The Supreme Court Ruling Overturning Roe v. Wade Is Unenforceable

by on June 27, 2022 · 3 comments

in History, Women's Rights

By Colleen O’Connor

In the 1970s, a history professor of mine remarked to the class, “You could put a police officer on every corner of the country, and still not stop crime.”

Meaning, enforcement of laws, requires a large segment of the community to respect and protect them.

Look at the failures in enforcement:

History lesson #1 Prohibition.  A Failure.

“The 18th Amendment to the U.S. Constitution–which banned the manufacture, transportation and sale of intoxicating liquors–ushered in a period in American history known as Prohibition. Prohibition was ratified by the states on January 16, 1919 and officially went into effect on January 17, 1920, with the passage of the Volstead Act. Despite the new legislation, Prohibition was difficult to enforce.

“The increase of the illegal production and sale of liquor (known as “bootlegging”), the proliferation of speakeasies (illegal drinking spots) and the accompanying rise in gang violence and other crimes led to waning support for Prohibition by the end of the 1920s.

“In early 1933, Congress adopted a resolution proposing a 21st Amendment to the Constitution that would repeal the 18th Amendment.”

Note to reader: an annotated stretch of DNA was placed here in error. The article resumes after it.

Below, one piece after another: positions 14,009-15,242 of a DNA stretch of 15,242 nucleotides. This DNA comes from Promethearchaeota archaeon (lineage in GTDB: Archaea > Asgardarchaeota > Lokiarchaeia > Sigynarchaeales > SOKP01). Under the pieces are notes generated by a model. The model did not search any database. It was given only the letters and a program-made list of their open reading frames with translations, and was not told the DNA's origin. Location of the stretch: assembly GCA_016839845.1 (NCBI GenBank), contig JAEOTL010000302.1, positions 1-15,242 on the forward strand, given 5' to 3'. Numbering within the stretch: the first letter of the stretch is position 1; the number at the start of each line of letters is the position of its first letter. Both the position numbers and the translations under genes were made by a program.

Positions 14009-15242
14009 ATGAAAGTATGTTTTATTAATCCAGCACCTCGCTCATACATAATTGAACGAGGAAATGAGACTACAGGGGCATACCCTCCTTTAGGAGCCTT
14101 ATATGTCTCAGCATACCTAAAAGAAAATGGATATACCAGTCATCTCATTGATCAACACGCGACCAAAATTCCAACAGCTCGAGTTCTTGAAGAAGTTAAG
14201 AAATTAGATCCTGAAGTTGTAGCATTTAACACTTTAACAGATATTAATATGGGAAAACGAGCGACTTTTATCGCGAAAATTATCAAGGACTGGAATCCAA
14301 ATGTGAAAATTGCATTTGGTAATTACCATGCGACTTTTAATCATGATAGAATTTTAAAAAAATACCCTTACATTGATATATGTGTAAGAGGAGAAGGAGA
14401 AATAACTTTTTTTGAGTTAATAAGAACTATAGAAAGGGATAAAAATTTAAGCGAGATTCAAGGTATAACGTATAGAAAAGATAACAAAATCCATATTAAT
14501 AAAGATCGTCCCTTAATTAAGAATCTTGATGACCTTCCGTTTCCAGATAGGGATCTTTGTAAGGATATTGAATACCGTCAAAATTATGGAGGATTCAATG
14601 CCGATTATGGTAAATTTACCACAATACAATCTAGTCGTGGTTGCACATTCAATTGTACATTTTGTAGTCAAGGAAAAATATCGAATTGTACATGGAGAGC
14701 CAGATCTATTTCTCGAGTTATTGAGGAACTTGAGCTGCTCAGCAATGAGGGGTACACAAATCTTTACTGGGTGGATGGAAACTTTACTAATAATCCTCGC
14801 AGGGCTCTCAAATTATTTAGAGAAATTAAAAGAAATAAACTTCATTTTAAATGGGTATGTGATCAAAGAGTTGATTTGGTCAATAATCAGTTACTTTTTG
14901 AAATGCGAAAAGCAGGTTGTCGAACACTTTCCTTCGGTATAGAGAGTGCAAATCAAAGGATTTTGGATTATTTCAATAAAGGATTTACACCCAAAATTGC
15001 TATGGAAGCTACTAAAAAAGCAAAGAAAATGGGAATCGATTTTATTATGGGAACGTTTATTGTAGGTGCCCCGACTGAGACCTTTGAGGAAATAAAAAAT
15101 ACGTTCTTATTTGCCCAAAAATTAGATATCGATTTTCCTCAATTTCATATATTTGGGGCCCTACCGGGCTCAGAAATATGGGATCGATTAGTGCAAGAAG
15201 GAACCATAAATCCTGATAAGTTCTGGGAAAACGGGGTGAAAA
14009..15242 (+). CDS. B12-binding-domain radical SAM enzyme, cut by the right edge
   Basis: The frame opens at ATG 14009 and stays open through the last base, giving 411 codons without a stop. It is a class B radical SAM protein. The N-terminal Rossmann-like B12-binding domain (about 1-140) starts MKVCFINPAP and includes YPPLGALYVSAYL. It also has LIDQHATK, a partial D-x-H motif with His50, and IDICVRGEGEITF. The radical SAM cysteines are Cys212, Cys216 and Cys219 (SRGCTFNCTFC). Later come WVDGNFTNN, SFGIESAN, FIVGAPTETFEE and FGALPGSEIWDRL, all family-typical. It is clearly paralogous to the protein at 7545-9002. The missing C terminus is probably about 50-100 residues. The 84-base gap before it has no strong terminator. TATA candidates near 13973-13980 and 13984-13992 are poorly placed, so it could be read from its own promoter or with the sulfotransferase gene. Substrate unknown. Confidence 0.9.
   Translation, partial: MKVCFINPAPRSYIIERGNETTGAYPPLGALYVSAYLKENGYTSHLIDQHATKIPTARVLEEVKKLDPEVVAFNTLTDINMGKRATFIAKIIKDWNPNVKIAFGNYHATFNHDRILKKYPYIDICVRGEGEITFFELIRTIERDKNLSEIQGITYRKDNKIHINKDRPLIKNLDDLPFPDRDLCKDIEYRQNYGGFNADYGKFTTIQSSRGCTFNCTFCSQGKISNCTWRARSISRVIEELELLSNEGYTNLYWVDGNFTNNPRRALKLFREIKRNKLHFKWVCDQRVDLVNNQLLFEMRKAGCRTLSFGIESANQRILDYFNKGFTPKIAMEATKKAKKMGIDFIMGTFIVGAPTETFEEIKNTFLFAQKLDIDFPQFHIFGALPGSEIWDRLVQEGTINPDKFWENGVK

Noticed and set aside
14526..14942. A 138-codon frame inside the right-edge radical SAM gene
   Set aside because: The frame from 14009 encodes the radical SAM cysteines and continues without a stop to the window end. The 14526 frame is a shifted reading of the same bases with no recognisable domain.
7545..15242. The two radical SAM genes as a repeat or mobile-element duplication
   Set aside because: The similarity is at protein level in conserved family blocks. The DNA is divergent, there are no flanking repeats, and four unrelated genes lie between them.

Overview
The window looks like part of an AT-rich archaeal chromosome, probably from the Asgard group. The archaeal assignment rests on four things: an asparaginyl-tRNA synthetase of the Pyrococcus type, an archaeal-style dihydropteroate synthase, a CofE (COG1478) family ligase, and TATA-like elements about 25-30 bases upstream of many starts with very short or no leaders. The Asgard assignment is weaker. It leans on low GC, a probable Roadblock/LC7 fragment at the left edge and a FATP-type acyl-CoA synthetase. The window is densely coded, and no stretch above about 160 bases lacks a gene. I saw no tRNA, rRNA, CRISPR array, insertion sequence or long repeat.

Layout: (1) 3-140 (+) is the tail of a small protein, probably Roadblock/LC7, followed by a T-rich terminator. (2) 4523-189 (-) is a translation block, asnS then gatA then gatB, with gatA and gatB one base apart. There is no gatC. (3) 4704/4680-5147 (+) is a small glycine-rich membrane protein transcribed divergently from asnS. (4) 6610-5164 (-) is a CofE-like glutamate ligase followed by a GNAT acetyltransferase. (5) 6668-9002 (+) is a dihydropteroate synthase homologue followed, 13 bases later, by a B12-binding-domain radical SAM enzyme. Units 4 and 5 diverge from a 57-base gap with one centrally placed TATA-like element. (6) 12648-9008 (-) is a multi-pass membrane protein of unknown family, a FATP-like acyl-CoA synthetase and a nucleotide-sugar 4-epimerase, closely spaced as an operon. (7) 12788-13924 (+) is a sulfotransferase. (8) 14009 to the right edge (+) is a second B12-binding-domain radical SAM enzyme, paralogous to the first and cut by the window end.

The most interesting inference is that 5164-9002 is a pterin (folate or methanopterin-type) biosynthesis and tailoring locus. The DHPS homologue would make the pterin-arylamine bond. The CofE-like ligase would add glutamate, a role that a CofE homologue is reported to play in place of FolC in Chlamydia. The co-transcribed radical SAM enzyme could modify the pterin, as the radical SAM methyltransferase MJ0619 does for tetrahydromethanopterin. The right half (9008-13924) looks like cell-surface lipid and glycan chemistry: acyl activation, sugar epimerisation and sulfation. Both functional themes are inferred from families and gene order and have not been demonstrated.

History lesson #2 Outlawing marijuana.   Another Sputtering Failure.

Marijuana was outlawed at the national level in the US by the “Marihuana” Tax Act of 1937.

As of July 2021, medical cannabis use is legal, with a doctor’s recommendation, in 36 states; for recreational use in 18 states; and currently up for federal approval.  While still illegal as a Class I drug, its widespread use is glaringly obvious.

Now consider, the telehealth delivery system for newly outlawed abortion pills; the multiple conveyance methods for the morning after pill; for contraception; I.U.D.s; and the cross-border or cross-country boundary chases to catch the abusing “offenders.”

Remember “no exceptions in case of rape or incest!”

Also, how do the numerous international drug cartels and local gangs escape basic drug enforcement?  How do they manage?  You can recite the ways.

Again, the basic problem with the recent Supreme Court decision to overturn Roe v. Wade.  It is unenforceable.

History Lesson #3. Women’s Suffrage.  Once unthinkable.  Now unstoppable.

Women have registered and voted at higher rates than men in every presidential election since 1980.  Women, who constitute more than half the population, have cast almost 10 million more votes than men in recent elections. ( Women Voters and the Gender Gap)

As John Culhane, author of More Than Marriage, writes: “after the Roe decision, pregnant women will be seen, legally and socially, as vessels, making it more conceivable that they will be prosecuted for any activity seen to place a fetus at risk.”

Faced with the reality of the loss of control over their own body and medical decisions, it is a safe prediction, they will show up in even greater numbers at the polls this November and in 2024.

Those voters, as Senator Elizabeth Warren argues, not the U.S. Supreme Court, will make the final decision.